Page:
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Posted: 04/30/14

RCS board seeking changes
to athletic bond

by CHRIS GRAY
Observer Staff Writer
      The Romeo Community Schools Board of Education wants to see what improvements a $11 million atheltic facilities bond would buy.
       Following a presentation on April 21 showing how a proposed $7 million bond would renovate Barnabo Field, the board will consider upping the amount to $11 million for improved bleachers and restrooms.
       To have the bond ready for this year's election, the board has until early May to decide on increasing the bond. The change would require a tax increase but add amenities the $7 million figure couldn't provide.
       The board voted 6-1 at a special meeting on March 24 to pursue a $7 million bond that would not increase taxes and fund renovations to Barnabo Field. Trustee Chris Young was the dissenting vote.
       The project would increase seating in the bleachers, install synthetic turf and a new track as well as renovate the field's entryway. A new team room would include bathrooms and areas for athletes, coaches and officials.
       Also included would be new lighting, a new press box, concession stand and toilet rooms, new ticket booths and a driveway for buses to drop off students.
       Integrated Design Solutions (IDS), the district's architect firm, presented a plan on what the district could afford with its $7 million bond. Bill Lee of IDS said based on the proposed bond, the project had to be scaled back.
       "There are more needs and wants than there are dollars to buy them," Lee said.
       Lee said because of building codes that require enough restrooms for large crowds, there would be no increase in the bleacher sizes.
       "There is a cost in adding the bleachers, but there is also a cost in adding additional toilet facilities," he said. "By cutting down the seating capacity, we cut down the number of fixtures that we have to provide."
       Lee said to accomodate additional crowds, restroom facilities at the Romeo Engineering and Technology Center and Powell Middle School would need to be used. Otherwise, 75 toilet fixtures would need to be installed.
       Secretary Joe Fortuna pointed out that the plans also didn't include installing locker rooms for the athletes, calling it a basic need.
       "As someone who has coached football and has been an athlete my whole life, it's impractical to not have a locker room," he said. "It's kind of bush league compared to what the rest of the county is going to be comparing us to."
       Superintendent Nancy Campbell said the locker rooms were one area the district had to scale back, but the team rooms do provide enough space to talk and strategize.
       "We thought we would be able to even do more, but we wanted a no-increase bond," she said.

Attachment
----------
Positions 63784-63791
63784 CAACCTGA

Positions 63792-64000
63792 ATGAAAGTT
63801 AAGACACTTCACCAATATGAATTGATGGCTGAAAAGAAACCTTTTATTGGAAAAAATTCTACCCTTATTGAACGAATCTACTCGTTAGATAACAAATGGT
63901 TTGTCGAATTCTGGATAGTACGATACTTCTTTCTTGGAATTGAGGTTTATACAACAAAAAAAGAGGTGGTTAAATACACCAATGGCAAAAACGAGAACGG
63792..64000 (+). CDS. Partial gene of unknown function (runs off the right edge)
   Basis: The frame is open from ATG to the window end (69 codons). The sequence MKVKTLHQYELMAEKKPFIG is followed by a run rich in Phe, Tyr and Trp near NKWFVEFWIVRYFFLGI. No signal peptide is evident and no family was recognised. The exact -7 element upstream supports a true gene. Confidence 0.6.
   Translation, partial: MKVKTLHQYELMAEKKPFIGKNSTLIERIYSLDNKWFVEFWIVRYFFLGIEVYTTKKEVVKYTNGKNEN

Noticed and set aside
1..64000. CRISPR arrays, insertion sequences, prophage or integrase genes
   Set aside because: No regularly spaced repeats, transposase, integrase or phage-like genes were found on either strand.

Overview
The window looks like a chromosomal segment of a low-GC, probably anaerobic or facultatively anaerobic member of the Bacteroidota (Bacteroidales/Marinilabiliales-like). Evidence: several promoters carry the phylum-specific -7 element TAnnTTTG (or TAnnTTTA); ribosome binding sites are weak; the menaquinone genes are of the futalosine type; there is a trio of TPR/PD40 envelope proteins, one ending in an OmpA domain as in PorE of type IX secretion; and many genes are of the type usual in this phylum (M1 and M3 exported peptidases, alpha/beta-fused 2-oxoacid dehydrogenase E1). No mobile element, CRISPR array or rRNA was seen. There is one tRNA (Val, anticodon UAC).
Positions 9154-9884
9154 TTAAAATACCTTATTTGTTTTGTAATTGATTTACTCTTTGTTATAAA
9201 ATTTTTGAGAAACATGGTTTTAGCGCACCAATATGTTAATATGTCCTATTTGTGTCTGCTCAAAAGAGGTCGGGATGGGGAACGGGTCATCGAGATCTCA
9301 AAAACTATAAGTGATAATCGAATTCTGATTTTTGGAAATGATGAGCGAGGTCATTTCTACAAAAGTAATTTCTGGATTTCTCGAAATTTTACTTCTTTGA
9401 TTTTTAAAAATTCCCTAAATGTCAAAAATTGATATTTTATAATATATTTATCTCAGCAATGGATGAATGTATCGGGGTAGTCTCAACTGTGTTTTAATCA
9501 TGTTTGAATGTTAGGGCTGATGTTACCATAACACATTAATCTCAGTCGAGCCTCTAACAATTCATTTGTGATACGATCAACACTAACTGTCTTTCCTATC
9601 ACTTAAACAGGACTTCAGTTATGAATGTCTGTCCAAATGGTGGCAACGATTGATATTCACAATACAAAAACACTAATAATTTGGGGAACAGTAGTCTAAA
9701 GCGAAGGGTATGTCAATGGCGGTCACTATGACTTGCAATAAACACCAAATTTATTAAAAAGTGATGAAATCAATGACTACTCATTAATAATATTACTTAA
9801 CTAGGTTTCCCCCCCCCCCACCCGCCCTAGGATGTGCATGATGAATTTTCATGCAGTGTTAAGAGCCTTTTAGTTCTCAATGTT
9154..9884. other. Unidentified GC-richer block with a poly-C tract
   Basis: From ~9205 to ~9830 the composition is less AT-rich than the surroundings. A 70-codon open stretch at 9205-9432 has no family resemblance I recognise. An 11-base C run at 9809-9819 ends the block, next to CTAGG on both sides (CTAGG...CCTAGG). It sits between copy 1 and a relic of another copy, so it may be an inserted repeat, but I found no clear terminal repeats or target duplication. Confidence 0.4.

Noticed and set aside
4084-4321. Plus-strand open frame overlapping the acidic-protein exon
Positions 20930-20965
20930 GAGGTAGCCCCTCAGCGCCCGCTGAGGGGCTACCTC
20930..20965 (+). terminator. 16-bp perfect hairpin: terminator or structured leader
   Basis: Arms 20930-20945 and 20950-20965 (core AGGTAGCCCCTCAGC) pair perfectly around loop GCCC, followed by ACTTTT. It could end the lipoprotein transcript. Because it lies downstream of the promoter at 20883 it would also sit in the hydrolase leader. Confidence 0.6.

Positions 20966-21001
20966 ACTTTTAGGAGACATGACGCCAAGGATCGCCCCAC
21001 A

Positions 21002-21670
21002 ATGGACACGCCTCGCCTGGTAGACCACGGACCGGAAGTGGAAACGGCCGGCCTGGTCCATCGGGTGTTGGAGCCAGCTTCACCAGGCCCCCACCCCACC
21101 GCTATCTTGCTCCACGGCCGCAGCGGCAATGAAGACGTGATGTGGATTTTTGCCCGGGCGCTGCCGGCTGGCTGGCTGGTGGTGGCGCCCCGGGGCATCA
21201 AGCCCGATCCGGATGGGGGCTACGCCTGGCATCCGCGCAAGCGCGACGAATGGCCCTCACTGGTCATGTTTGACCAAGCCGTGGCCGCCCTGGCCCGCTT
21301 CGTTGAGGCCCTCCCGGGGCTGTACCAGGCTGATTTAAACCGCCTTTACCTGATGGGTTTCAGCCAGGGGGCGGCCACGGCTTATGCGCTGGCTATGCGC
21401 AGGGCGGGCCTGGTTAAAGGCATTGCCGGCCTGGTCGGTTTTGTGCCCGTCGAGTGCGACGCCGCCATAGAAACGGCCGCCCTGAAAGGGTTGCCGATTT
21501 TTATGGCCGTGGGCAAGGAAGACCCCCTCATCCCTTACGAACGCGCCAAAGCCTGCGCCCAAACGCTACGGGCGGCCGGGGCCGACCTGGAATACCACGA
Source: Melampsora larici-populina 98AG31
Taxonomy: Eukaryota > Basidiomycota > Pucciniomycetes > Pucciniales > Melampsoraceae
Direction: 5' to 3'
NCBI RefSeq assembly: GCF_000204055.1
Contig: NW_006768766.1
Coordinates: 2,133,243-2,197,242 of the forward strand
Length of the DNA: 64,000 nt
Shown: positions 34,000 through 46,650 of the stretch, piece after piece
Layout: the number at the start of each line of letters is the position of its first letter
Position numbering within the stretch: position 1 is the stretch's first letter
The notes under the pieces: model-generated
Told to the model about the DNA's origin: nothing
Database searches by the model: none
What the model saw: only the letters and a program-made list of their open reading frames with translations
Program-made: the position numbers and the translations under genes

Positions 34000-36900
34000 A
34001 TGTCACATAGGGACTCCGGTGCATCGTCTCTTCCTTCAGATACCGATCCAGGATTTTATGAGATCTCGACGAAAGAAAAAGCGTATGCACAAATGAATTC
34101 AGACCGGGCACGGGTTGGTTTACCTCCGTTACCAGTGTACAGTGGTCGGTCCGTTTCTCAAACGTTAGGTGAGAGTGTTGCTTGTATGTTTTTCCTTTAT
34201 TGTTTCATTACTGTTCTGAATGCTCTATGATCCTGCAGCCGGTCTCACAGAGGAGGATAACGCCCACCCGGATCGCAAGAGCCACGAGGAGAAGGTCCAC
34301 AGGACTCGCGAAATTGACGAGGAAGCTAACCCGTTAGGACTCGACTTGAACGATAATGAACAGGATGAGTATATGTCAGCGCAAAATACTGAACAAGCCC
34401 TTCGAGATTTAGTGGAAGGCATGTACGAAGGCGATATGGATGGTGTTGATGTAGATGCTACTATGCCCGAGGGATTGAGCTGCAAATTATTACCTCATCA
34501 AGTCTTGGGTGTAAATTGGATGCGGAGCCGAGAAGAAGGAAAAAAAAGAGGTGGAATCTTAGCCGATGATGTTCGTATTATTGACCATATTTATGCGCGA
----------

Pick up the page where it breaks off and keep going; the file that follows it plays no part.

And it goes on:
Lee said with the work that would have to be done on top of the cost for locker rooms at $330 per square foot, it wasn't likely they could be included in the $7 million bond.
       IDS did have a layout for a $11 million bond that would include the expanded bleachers as well as additional toilets and a reconfigured parking lot. A $11 million bond would require an increase to taxes.
       To alter the bond amount, the board would have to vote on changing the $7 million figure. Administrators informed the board that it would have to be approved in early May.
       Young said with the limitations of a $7 million bond, he would rather wait a year and develop a plan to bring to the community on needing more funds.
       "If we're not going to go full-heartedly and get everything done properly and just phase it and keep asking for more for this, I think that's the wrong way to go," he said.
       Treasurer Gus Demas agreed with Young, saying the $7 million didn't seem like it would provide enough funding to complete the project the way the district intended.
       "It seems like we're trying to fit a size 11 foot into a size 10 shoe," he said.
       Young made a motion to table the bond and hold discussions on seeking a bond for other facilities. The motion died from lack of support.
       Board members said the facilities were important to address, but considered them a separate issue from Barnabo Field.
       "I think our strategy has been successful so far of keep trying to eat the elephant a bite at a time instead of the whole elephant," said Vice-president Chris Giancarli.
       Board President Ed Sosnoski said the bond isn't just about football, but for lacrosse, track, soccer, band and hosting events.
       "The end result is, in my opinion, to give the community what they deserve, to give the kids what they deserve," he said.
       The district will submit the bond to the Michigan Department of Treasury on June 4. Bond language must be approved by August to be on the November ballot.


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Retrieved 11/24/2014 at 8:44:47 AM.
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